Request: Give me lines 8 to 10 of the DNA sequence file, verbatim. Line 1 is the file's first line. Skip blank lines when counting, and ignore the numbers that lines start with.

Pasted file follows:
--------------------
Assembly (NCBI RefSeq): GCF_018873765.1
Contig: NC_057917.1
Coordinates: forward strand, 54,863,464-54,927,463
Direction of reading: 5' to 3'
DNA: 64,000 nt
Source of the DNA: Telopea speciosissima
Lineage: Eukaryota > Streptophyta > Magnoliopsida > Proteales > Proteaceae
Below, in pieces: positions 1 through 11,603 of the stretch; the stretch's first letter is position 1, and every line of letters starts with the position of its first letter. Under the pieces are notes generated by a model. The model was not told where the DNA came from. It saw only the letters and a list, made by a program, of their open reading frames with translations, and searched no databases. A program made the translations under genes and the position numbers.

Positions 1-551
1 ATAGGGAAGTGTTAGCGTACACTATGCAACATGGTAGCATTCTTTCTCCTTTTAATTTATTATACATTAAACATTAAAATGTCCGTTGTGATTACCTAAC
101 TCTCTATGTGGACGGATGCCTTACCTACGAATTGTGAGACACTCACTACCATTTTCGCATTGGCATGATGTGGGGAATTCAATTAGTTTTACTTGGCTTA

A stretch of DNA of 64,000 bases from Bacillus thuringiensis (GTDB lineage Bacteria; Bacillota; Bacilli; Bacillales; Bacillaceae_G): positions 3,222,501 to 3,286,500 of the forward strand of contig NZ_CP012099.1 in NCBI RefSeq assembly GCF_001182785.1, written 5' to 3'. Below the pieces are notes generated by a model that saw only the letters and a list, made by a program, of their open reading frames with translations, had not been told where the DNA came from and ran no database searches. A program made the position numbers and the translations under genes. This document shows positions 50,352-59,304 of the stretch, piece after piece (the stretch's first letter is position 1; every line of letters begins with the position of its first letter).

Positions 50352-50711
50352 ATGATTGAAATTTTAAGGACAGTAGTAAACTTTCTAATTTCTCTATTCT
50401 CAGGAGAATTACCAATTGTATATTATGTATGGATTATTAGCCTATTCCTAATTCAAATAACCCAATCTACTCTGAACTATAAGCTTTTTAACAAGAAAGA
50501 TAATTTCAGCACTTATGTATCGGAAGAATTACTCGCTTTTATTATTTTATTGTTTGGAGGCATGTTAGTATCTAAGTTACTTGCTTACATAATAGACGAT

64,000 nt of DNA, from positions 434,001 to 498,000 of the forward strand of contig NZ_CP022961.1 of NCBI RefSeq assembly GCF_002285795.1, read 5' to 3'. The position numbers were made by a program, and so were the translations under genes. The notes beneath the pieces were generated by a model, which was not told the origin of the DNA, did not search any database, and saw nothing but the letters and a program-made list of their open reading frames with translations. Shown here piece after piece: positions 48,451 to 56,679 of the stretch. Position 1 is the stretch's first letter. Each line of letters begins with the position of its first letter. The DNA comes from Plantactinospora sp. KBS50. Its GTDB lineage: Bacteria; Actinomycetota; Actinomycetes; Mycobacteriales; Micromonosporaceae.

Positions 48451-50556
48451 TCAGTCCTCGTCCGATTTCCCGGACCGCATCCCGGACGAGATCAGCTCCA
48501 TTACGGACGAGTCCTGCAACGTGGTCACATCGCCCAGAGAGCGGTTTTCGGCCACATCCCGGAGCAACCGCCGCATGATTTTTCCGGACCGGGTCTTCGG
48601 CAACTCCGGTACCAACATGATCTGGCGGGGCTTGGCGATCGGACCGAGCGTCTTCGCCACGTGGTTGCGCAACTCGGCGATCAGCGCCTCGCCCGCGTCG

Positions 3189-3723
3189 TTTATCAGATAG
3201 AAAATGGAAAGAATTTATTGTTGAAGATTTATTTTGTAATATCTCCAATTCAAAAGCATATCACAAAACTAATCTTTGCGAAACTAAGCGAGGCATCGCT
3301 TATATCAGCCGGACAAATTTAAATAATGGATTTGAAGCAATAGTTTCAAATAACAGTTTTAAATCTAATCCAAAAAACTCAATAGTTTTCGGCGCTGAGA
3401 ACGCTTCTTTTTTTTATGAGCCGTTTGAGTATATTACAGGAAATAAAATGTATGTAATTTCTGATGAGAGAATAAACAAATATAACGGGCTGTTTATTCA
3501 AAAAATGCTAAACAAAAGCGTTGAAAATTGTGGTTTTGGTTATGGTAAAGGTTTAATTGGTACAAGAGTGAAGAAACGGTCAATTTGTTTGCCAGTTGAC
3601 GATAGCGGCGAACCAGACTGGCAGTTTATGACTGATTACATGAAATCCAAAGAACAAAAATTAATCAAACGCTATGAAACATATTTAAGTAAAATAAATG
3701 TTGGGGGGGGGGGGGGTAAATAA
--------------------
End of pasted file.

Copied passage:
Below, in pieces: positions 1 through 11,603 of the stretch; the stretch's first letter is position 1, and every line of letters starts with the position of its first letter. Under the pieces are notes generated by a model. The model was not told where the DNA came from. It saw only the letters and a list, made by a program, of their open reading frames with translations, and searched no databases. A program made the translations under genes and the position numbers.

Positions 1-551
1 ATAGGGAAGTGTTAGCGTACACTATGCAACATGGTAGCATTCTTTCTCCTTTTAATTTATTATACATTAAACATTAAAATGTCCGTTGTGATTACCTAAC